17. In the worker’s comp case cited above it would be my guess that the court’s decision was predicated upon the fact that the employer encouraged the worker to go to the gym “to develop business and client relationships”, which effectively means he was working, at the direction or request of his employer, when the injury occurred. I would like to believe that simply encouraging an employee to work out to improve his or her physical wellbeing would not be “rewarded” with a comp claim, especially if they’weren’t intended to be furthering the employers business by doing so.

  18. Janie Fillman says:

    The gym is onsite, potential contacts are at the gym; of course they paid. The employee was not a fitness buff, he was doing his job by going. I personally don’t even question this.

  19. Isaiah Brown says:

    Could you please comment on the matter of company excercise equipment provided on site for employees.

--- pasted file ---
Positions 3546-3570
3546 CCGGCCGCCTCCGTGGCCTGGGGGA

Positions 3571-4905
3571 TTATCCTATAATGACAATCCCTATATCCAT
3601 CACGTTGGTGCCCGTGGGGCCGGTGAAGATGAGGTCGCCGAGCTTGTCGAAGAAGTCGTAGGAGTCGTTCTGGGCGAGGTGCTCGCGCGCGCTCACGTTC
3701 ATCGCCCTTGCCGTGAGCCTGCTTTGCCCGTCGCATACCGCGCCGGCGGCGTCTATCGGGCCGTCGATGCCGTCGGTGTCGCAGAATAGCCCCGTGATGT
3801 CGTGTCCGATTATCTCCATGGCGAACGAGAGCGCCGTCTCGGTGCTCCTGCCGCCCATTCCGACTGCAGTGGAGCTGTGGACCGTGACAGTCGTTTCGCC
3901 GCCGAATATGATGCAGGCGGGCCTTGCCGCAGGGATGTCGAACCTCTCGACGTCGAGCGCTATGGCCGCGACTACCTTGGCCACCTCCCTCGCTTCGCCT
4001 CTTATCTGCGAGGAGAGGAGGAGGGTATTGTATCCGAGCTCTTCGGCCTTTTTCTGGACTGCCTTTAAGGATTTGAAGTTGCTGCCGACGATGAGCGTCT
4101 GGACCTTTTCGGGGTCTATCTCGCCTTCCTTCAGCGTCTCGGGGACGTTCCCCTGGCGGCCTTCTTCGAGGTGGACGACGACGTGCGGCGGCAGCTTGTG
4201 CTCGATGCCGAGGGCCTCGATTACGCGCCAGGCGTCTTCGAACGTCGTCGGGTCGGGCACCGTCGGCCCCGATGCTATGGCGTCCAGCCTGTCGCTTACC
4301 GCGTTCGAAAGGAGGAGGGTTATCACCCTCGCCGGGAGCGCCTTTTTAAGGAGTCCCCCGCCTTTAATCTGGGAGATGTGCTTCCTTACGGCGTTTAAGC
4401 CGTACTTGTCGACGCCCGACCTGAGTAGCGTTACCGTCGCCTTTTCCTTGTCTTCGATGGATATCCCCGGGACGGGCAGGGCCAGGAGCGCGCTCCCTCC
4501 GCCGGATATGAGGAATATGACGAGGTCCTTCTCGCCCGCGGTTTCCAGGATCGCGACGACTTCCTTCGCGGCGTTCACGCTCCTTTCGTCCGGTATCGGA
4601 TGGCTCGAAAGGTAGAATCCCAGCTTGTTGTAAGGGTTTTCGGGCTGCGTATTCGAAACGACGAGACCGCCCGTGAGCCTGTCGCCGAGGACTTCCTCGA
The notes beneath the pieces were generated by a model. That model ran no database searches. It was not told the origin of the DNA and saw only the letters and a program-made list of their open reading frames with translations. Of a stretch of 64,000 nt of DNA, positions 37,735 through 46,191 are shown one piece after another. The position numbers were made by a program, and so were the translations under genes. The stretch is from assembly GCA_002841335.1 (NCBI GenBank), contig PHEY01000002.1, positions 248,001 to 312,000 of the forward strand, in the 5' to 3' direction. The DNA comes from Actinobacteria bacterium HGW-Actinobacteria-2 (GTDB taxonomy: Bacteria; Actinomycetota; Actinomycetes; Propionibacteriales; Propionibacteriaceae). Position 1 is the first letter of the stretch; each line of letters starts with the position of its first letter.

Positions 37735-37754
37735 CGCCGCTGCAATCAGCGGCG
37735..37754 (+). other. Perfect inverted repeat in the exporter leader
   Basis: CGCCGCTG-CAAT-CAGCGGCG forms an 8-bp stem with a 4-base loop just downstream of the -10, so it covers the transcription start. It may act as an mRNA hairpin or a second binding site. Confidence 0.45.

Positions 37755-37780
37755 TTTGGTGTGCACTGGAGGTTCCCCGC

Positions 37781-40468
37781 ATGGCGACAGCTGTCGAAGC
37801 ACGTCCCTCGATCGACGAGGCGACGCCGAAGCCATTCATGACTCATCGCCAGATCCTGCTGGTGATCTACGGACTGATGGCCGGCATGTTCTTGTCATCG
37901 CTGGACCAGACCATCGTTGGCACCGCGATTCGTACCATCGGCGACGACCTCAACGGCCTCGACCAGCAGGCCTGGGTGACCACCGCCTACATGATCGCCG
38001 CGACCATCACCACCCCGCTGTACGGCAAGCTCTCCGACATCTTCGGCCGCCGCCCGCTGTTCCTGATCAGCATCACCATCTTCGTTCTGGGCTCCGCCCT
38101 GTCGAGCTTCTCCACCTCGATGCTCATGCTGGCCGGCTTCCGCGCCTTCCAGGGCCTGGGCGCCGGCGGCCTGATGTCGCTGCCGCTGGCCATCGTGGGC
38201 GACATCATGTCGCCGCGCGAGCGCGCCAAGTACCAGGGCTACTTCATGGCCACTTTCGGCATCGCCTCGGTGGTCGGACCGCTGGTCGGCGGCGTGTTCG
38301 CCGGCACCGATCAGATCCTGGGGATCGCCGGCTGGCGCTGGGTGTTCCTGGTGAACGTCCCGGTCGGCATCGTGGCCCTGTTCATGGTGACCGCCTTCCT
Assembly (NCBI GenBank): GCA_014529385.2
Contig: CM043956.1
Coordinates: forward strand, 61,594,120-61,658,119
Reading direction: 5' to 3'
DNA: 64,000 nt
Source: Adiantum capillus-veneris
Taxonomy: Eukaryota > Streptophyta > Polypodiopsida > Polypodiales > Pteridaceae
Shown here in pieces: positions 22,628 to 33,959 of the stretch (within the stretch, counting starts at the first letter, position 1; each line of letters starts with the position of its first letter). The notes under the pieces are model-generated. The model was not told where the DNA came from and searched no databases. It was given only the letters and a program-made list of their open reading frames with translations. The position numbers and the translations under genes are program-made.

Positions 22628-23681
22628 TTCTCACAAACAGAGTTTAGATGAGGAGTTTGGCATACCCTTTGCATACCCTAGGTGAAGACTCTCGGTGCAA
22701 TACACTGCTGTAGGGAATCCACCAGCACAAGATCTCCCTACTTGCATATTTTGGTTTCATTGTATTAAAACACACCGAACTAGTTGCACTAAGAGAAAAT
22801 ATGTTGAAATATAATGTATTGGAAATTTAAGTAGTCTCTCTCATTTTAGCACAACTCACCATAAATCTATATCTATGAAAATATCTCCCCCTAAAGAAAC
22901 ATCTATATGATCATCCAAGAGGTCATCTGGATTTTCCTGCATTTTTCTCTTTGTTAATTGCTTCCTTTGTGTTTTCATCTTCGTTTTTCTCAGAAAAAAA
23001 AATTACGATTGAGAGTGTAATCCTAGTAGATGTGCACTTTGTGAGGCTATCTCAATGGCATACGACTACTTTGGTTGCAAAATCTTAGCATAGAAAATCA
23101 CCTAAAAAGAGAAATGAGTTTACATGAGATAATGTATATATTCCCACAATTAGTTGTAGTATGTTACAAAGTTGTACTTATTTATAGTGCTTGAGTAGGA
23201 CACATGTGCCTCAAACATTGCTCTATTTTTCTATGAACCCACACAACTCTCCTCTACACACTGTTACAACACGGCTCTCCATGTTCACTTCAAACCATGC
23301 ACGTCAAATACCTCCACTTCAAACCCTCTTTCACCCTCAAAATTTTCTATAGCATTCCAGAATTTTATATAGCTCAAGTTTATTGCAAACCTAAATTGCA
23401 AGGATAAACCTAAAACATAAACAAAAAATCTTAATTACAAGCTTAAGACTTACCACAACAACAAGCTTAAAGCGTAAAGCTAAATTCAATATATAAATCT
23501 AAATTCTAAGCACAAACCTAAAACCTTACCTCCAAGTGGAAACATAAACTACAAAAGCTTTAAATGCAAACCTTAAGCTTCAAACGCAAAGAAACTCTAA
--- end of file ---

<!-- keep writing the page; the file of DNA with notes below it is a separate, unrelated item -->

20. I totally disagree with this case. All though I support involvement and encourage employer wellness programs, they should not be held liable. My husband pays 82 dollars a month out of his own pocket for disability insurance in case there is ever an emergency. This is already on top of what he pays into the government system. Plus why didn’t this employer have an signed agreement where before embarking on fitness program the worker should 1) have a physical and 2) agree not to hold the company liable should they attempt to bench press 500 lbs…etc..

  21. Jeff Martin says: